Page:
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Newspaper, Nov. 20th, 1825. The which order finely curled... Now, whereas I said that there can be little doubt, from the evidence only maids do wear white veils, I mean these before us, was the re-enforcement of the old white silk curled veils, which (as they told me) edict, latterly disregarded by the Jews of Italy. none do wear but maids. But other white veils It is not impossible that “the orange-tawny wives do much wear, such as are made in Holbonnet” might have been worn of so deep a land, whereof the greatest part is handsomelyi colour by some of the Hebrew population as to edged with great and very fair bonelace." have been described as red by a careless The account in Howell's “Survey' differs observer, or that some Venetian Jews, in fact, slightly from Coryat's, but Vecellio confirms the did venture to wear red caps or bonnets in defi- latter, and states that courtesans wore black ance of the statute, and thereby misled the veils, in imitation of women of character. traveller or the historian. We cannot, however, Jewish females, Vecellio says, were distinimagine that a doubt can exist of the propriety | guished from Christian women by their being of Shylock wearing a yellow, or, at all events, an "highly painted,” and wearing yellow veils, but orange-coloured, cap of the same form as the that in other respects their dresses were perblack one of the Christian Venetian merchants. fectly similar'. We must not forget to mention Shakspere makes Shylock speak of “his Jewish that singular portion of a Venetian lady's cos gaberdine;” but independently of Vecellio's as- tume at this period, “the chioppine." A surance, that no difference existed between the description and an engraving of several varie dress of the Jewish and Christian merchants ties of this monstrosity will be found in our save the yellow bonnet aforesaid, the word Illustrations of the second Act of Hamlet.' gaberdine conveys to us no precise form of gar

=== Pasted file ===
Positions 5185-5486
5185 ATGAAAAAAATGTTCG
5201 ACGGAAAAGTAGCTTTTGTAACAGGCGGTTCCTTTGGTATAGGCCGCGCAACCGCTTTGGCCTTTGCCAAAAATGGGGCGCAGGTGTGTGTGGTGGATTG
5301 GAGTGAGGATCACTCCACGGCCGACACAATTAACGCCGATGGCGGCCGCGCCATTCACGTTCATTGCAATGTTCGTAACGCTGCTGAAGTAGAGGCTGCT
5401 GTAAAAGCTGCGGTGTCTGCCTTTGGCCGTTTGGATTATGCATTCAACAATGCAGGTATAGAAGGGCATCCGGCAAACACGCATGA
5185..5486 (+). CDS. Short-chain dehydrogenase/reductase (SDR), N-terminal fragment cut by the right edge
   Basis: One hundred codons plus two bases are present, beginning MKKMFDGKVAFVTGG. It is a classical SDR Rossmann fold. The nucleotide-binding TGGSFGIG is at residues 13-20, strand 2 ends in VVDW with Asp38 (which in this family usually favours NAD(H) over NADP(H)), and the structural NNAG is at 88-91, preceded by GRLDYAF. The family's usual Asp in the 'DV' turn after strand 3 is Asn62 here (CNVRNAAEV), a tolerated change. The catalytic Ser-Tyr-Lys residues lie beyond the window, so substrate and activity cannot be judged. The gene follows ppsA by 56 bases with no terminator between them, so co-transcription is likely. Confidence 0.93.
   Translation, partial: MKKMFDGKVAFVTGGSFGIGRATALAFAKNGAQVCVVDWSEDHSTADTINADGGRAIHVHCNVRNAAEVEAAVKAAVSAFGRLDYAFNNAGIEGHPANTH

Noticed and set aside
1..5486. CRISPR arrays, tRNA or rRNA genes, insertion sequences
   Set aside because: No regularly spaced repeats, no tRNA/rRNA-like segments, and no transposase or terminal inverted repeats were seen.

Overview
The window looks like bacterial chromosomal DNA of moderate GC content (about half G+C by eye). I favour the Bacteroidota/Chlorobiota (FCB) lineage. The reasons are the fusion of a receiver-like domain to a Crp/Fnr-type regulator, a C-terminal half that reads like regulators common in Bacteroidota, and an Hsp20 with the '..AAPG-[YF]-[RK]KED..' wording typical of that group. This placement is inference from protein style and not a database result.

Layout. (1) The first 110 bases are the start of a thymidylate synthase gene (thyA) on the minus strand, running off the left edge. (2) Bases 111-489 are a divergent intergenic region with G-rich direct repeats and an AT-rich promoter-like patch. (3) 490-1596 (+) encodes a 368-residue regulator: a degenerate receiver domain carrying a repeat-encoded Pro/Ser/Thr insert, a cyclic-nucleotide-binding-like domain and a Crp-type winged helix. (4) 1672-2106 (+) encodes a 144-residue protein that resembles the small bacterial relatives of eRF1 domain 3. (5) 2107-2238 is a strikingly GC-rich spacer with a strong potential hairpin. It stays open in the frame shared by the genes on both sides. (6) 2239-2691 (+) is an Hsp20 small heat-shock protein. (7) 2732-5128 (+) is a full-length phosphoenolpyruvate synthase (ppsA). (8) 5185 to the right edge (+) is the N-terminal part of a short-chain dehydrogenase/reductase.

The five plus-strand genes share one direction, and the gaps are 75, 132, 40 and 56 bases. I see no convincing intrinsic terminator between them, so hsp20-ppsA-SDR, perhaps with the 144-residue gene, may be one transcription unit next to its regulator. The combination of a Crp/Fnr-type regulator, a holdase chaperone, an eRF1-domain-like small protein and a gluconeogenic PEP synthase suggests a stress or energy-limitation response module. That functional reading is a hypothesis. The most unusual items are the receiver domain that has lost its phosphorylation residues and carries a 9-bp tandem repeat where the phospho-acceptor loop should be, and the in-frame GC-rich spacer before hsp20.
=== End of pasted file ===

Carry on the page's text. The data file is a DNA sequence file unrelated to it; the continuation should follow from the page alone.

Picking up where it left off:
· Edit. 1590. ment, its description being different in nearly every dictionary, foreign or English. In German it is called a rock or frock, a mantle, coat, petticoat, gown, or cloak. In Italian, “palandrano,”
“great-coat,” and “gavardina, a peasant's jacket.” The French have only "gaban” and "gabardine,”—cloaks for rainy weather. In Spanish, "gabardina” is rendered a sort of cassock with close-buttoned sleeves. In English, a shepherd's coarse frock or coat.
Speaking of the ladies of Venice, Coryat says, "Most of these women, when they walk abroad, especially to church, are veiled with long veils, whereof some do reach almost to the ground behind. These veils are either black, or white, or yellowish. The black, either wives or widows do wear; the white, maids, and so the yellowish also, but they wear more white than yellowish. It is the custom of these maids, when they walk the streets, to cover their faces with their veils, the stuff being so thin, and slight, that they may easily look through it, for it is made of a pretty slender silk, and very
[Costume of a Lady of Venicc.)
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